New numbers on federal drug spending may say something about prescribing patterns for Medicare patients. Perhaps too many scripts for branded Nexium, when a generic stomach acid reducer might do, for instance.
But as Matthew Herper points out at Forbes, the numbers don't say as much about actual drug revenue.
For a reality check on numbers released by the Centers for Medicare and Medicaid Services, Herper compared the CMS spending figures with drugmakers' reported sales. And in Nexium's case, the numbers don't match up. CMS says it laid out $2.5 billion on the AstraZeneca ($AZN) stomach med in 2013--but AstraZeneca reported only $2.1 billion in U.S. sales that year.
That $2.1 billion obviously includes plenty of scripts for patients not covered by Medicare--including those covered by Medicaid and private insurers, and the uninsured. U.S.-based pharmacy benefits manager Express Scripts ($ESRX), for instance, says it spent $23.76 per member on Nexium in 2013--more than it spent on any other small-molecule med.
Herper figures CMS probably shelled out less than $1 billion on Nexium in 2013. The difference between CMS' $2.5 billion total and that share of AZ's U.S. sales? Rebates. Drugmakers pay mandatory rebates on Medicaid and Medicare meds, with Medicaid rebates a bigger share of the list price. In its report, CMS notes that the rebates aren't accounted for in the spending figures.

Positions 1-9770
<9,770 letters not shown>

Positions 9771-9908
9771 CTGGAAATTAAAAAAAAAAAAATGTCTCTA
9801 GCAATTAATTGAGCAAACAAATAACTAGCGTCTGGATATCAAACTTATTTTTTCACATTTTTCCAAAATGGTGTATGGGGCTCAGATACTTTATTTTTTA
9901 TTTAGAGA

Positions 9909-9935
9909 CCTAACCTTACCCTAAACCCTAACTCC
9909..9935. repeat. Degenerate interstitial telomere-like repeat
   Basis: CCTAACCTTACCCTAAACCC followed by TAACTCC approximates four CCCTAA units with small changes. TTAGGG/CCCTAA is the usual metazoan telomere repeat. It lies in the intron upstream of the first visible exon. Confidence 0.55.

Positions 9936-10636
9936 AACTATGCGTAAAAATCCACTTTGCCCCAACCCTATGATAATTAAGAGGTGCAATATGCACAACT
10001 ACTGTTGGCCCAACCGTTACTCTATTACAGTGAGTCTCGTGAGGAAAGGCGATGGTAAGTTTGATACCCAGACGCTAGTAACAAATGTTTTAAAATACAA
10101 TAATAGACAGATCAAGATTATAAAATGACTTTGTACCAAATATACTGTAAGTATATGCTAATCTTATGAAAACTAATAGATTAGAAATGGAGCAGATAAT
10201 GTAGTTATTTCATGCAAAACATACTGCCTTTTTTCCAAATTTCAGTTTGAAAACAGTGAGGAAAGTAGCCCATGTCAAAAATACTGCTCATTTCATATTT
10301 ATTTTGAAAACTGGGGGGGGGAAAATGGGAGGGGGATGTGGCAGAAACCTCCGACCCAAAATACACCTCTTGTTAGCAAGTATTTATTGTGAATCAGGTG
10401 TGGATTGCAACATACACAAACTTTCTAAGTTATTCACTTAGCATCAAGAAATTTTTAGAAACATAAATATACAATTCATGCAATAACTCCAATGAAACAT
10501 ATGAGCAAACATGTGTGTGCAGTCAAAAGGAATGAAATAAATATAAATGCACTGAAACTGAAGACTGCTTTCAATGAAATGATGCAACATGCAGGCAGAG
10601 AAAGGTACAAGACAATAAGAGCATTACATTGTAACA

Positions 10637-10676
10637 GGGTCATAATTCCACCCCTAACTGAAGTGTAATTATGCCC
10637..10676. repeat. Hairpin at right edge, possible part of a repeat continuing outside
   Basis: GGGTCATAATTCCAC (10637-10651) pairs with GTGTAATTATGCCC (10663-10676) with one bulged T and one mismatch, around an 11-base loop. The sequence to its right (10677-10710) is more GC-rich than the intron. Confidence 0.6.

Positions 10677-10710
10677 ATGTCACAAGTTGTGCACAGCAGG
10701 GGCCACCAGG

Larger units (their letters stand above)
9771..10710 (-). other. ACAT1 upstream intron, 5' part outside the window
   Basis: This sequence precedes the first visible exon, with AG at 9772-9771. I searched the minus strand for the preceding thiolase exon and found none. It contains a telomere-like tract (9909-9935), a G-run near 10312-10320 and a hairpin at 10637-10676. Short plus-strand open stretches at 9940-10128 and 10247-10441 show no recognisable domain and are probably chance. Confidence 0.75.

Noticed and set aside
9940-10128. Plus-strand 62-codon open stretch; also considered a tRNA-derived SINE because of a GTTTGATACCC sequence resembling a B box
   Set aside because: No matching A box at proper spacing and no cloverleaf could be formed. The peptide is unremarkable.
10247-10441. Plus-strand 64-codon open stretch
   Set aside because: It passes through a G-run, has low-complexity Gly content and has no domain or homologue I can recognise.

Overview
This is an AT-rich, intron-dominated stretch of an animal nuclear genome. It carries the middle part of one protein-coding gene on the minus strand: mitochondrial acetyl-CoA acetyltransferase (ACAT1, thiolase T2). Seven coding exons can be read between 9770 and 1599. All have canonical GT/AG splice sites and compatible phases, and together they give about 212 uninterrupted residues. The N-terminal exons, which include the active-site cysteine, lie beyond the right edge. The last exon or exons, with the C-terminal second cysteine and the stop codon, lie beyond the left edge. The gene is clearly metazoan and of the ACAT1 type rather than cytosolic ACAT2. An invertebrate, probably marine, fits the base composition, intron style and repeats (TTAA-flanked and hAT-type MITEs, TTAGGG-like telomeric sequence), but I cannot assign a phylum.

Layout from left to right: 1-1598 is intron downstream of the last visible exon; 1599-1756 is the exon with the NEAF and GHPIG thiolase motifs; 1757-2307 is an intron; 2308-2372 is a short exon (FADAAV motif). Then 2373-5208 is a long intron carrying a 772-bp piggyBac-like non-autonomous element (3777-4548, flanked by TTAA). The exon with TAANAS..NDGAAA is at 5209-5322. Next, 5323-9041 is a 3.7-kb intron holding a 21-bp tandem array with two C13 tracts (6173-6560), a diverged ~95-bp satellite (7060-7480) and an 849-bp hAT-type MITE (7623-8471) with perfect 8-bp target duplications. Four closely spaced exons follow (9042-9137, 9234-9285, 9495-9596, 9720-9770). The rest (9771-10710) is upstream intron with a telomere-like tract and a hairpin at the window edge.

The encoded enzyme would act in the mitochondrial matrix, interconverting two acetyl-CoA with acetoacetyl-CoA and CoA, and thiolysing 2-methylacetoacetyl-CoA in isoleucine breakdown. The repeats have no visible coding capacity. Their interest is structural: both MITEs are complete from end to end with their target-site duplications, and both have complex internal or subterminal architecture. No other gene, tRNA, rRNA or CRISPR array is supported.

Under Herper's guesstimates--attained by comparing IMS Health sales data to AstraZeneca's reported sales--those rebates could have reached 60% or more.
The differences between CMS' numbers and company sales figures aren't as pronounced for drugs that lack competition from other brands that have gone generic or over-the-counter--which, in Nexium's case, would include older proton pump inhibitors such as the Pfizer ($PFE) brand Protonix (pantoprazole) and Prevacid (lansoprazole), sold by Takeda and Abbott Laboratories ($ABT). And as of January, Nexium has head-to-head generic rivals, too.
Herper mentions Teva's Copaxone as one of the brands whose reported sales align more closely to IMS sales numbers. He calculates a 17% discount on the multiple sclerosis med for 2014. Teva reported $3.2 billion in Copaxone sales in the U.S. in 2013, and CMS says Medicare paid $1.1 billion for the drug--a more logical share of Teva's total. Teva is trying to keep those rebates low, too, with a knockdown, drag-out legal fight against Copaxone knockoffs.
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